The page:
Abivax’s HIV cure candidate, ABX464, caused a significant drop in the viral reservoir over an extended period during a Phase IIa study.

French Biotech, Abivax, targets the immune system to cure viral diseases. The company has announced initial results from the first cohort of patients in its most recent Phase IIa trial testing its potential HIV cure, ABX464. Initial results support the drug’s ability to significantly reduce the HIV reservoir over a 28-day period. The next cohort of patients has commenced dosing for a 3-month study, with results expected in early 2018.

Human Immunodeficiency Virus (HIV) causes AIDS, a devastating disease of the immune system. The virus infects immune cells, impairs their function and puts the individual at risk of nasty infections and cancers. ABX464 combats this using a new mechanism to inhibit HIV replication, that it is hoped will not lead to resistance.

Nine out of eleven patients in first study cohort completed the study, and eight of these showed decreased viral load between days 0 and 28. Two patients did not complete the study due to adverse effects, but these were quickly resolved.

The mechanism of action of ABX464.

Abivax is happy with the results it has seen so far, but hopes for more data from the second cohort of patients to further support ABX464’s potential: “In this first cohort, the rectal biopsies did not yield enough HIV DNA to make an assessment of the viral reservoir. For the ongoing second cohort, we have made changes to the procedures to ensure that enough high quality viral DNA is available…” Dr Jean-Marc Steens, Chief Medical Officer of Abivax explained.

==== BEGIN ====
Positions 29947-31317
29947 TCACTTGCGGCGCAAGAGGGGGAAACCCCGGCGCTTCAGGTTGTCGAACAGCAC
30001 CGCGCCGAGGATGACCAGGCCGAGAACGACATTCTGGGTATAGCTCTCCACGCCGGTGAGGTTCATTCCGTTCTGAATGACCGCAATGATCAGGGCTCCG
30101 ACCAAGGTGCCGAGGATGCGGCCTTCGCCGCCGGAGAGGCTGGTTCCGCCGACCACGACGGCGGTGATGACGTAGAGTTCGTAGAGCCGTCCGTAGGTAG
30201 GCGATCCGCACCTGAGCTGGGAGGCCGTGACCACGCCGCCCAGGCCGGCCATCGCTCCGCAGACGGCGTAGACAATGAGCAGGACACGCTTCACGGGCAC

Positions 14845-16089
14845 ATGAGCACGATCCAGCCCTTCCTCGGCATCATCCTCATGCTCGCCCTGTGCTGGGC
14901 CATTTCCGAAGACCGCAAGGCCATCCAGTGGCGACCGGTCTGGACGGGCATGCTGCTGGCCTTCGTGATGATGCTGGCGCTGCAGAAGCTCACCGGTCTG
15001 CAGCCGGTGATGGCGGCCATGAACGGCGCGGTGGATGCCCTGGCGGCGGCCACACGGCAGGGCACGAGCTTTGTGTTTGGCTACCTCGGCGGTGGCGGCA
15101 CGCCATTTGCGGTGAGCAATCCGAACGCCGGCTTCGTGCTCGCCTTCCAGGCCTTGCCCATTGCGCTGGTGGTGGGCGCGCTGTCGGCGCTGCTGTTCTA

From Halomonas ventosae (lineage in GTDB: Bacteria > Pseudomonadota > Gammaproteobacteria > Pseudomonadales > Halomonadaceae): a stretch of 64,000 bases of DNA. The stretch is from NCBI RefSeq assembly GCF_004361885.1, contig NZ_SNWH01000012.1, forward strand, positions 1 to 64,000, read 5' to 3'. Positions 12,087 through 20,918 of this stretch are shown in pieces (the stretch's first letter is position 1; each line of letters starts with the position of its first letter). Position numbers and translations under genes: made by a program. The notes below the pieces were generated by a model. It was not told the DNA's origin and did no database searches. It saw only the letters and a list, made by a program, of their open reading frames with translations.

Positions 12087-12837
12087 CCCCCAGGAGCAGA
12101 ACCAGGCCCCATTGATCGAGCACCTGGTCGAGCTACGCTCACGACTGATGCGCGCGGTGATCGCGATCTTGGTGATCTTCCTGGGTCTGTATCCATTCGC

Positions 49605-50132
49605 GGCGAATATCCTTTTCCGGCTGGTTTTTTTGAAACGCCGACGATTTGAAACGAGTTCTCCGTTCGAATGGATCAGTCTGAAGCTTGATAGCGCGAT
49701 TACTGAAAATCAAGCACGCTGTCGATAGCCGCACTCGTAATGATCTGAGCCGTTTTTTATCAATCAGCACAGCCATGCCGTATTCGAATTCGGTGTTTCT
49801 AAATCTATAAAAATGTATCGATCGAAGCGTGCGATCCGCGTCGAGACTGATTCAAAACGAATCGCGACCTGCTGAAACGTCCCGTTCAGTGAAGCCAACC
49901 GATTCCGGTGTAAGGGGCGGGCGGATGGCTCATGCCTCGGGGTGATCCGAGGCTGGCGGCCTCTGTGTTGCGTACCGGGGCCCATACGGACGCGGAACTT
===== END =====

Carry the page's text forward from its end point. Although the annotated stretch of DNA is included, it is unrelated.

Abivax’s news is one of a number exciting happenings in the HIV field this week, with Sanofi’s ‘super-antibody’ and the EU approval of Janssen’s Symtuza already announced.

Image – nito / shutterstock.com; Abivax


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  • So…is this simply reducing the viral load (as most other current HIV drugs do), or does it *CURE* the disease, as indicated in the dramatic headline? Be straight with us, please…

    • As the CEO explains, it is a functional HIV cure though obviously still under development — https://labiotech.eu/abivax-interview-antiviral-hiv-hepatitis/

    • Adam Black

      No , its not the Viral Load.

      “Viral Load” refers to Dna of Blood borne virus.

      This still leaves cell-to-cell transmission line active,

      and latent infected cells in longlived memory T cells,

      ( and the brain, gut lining and numerous Immune cells)

      some of these other latent cells cant produce active working virus, but can still infect others,

      or do physical damage by expressing toxic viral proteins .

      The headline should read :

      “Study confirms Abivax HIV treatment reduces latent infection, towards a cure”

      There is more than one kind of cure.

      A practical Cure is basically shrugging our shoulders and managing one as good enough as the body stopping most active viral infections.

      A sterilizing Cure may be impossible without risking peoples lives or very far outside of our technology.

      Theoretically Ending all latent infected cells will create a sterilizing cure.

      A practical cure will come with effective endogenous Broadly neutralizing antibodies, Killing off most latent infection, and creating a large population of Cells Immune to new infection.

  • Richard Jefferys

    The Abivax news release states that the HIV DNA reduction was “191 copies / million CD4+ T cells to 116 copies / million CD4 + T cells.” That is not an “HIV Cure” as your headline erroneously claims and and nor is it getting rid of the virus – it is reducing HIV DNA levels by a slight amount. There is no evidence that a reduction of this magnitude would be clinically meaningful. Examples of temporary remission such as the Boston patients suggest that a reduction of >6 logs would be required to achieve a lifelong cure in the majority of people, and this reduction–if it is real and not just assay variability noise–is less than 1 log.

    Furthermore, from the perspective of tolerability, it is not encouraging that two out of eleven people were unable to take the drug for 28 days.

  • Labiotech.eu

    Thanks Adam! Noted.

  • billy joy

    They will never cure hiv